Interview: Bridget Todd
Can you start by telling the readers a little about yourself?
I grew up in a very small town in Virginia that you probably haven’t heard of (shout out to Midlothian!) I was a pretty mediocre student for the most part, unless it was a class or a teacher I really liked. I always liked anything creative- writing, art, theater and dance, so these were the classes I really excelled at. My mom and dad are both in the hard sciences (my dad worked as an engineer and my mom is a physician) but I knew I would probably end up doing something completely different.
In college I majored in Women’s Studies and English Literature, which felt like pretty much like doubling down on future unemployment. My folks begged me to take a business minor or a few classes in marketing or consider a teaching certification, but I always felt the point of school was just to immerse yourself in things you actually liked. I wasn’t sure what the hell I wanted to be doing when it was time to graduate, so I went to grad school to get a doctorate in literature. This ended up being a major life mistake. I was so unhappy in my program and my grades showed it. I remember coming locking myself in my apartment one day and putting on Kanye West’s College Dropout on repeat until I was ready to admit to myself I wanted to drop out. At the time , I was convinced I’d ruined my life and blew my one shot as being successful because it was the only path I saw for career success at the time. I was just getting comfortable with the idea that maybe I wasn’t ambitious and maybe I wasn’t the type of person who would have an exciting or fulfilling professional life. But dropping out of grad school ended up being the best life choice I’ve ever made (even though at the time I was terrified.) I got a job I loved teaching classes at Howard University in DC which to this day remains the most fulfilling job I’ve ever had. Dropping out was the first time I had to say no to something that was serving me and it opened up so much space in my life to say yes to the things I did.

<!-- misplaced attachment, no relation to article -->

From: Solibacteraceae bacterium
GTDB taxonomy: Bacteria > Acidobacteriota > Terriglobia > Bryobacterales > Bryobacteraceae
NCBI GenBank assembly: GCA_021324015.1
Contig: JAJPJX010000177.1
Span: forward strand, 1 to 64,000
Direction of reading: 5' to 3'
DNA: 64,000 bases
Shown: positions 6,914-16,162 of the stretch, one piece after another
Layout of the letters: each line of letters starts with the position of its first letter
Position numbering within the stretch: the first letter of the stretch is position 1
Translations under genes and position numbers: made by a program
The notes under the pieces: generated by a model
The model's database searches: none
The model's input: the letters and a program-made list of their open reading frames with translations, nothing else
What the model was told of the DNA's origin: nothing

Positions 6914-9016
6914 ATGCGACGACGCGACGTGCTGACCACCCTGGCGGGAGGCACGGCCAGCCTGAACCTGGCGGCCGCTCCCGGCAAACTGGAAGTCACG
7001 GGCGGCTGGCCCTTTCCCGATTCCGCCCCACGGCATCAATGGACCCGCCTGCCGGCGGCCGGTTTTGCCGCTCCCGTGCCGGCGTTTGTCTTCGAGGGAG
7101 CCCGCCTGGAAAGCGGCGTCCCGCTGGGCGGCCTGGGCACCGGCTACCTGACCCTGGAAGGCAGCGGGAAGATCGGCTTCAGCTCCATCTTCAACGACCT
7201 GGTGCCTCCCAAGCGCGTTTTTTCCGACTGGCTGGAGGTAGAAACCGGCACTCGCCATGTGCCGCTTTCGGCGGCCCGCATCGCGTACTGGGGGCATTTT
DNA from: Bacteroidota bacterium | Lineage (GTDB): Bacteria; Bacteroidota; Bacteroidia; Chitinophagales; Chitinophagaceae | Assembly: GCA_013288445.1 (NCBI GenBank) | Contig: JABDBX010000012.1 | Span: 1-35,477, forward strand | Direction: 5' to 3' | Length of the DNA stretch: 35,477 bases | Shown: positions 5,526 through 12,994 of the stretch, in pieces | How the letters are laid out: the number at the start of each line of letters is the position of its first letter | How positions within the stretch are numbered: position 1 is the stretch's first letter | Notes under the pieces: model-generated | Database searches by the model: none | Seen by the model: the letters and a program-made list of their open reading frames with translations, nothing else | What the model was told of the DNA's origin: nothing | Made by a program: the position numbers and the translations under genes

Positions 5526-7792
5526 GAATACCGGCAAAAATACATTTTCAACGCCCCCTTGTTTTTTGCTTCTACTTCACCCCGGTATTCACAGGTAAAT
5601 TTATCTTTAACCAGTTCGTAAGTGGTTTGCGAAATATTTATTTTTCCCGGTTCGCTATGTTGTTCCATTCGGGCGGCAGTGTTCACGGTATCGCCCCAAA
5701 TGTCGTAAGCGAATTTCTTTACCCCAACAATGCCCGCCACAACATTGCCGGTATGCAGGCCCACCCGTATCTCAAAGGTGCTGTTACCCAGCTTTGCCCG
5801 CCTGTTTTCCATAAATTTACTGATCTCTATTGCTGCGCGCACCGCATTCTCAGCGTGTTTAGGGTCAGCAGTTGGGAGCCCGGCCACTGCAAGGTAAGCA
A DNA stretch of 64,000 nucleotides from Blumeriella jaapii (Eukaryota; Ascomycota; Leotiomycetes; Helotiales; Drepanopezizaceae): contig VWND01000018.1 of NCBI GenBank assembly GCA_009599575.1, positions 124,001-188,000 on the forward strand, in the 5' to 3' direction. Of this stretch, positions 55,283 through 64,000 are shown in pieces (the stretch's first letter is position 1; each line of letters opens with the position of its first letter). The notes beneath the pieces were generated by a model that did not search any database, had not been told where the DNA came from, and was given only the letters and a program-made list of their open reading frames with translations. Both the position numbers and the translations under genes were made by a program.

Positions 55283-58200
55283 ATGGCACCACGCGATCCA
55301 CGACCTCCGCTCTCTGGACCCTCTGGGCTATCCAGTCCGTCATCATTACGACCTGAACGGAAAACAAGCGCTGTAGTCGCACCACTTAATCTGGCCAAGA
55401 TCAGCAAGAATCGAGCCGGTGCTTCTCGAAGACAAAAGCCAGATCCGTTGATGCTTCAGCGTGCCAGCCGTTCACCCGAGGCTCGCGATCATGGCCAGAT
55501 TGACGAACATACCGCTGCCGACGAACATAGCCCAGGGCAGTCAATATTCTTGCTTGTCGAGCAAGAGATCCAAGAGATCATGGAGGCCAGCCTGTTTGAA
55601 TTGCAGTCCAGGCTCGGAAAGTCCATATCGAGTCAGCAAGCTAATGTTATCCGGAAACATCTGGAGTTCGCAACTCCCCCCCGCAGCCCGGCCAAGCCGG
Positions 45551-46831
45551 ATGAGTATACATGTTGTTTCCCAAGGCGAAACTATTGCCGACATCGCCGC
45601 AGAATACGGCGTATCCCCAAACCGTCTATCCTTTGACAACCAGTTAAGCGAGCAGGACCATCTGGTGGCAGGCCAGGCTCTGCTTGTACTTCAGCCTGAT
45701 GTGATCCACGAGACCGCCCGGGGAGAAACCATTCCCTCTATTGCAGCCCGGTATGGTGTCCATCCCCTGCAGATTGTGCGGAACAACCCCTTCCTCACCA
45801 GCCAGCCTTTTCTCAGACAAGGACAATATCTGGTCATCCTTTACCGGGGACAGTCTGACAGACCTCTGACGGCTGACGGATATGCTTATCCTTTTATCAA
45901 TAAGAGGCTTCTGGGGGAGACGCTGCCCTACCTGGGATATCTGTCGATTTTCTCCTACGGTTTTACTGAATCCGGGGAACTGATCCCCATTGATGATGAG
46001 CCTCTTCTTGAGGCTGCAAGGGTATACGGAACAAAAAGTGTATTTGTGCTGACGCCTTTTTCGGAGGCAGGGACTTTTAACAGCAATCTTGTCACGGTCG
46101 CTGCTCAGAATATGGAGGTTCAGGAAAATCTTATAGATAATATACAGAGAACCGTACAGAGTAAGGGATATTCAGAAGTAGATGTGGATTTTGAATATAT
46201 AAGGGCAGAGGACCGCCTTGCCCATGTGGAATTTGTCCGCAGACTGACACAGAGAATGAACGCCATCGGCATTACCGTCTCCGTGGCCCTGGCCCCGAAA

Right now you are hosting the Podcast Stuff Mom Never Told You and working with Afropunk and Refinery 29, correct? Your roots are in activism. I'm wondering how you got started?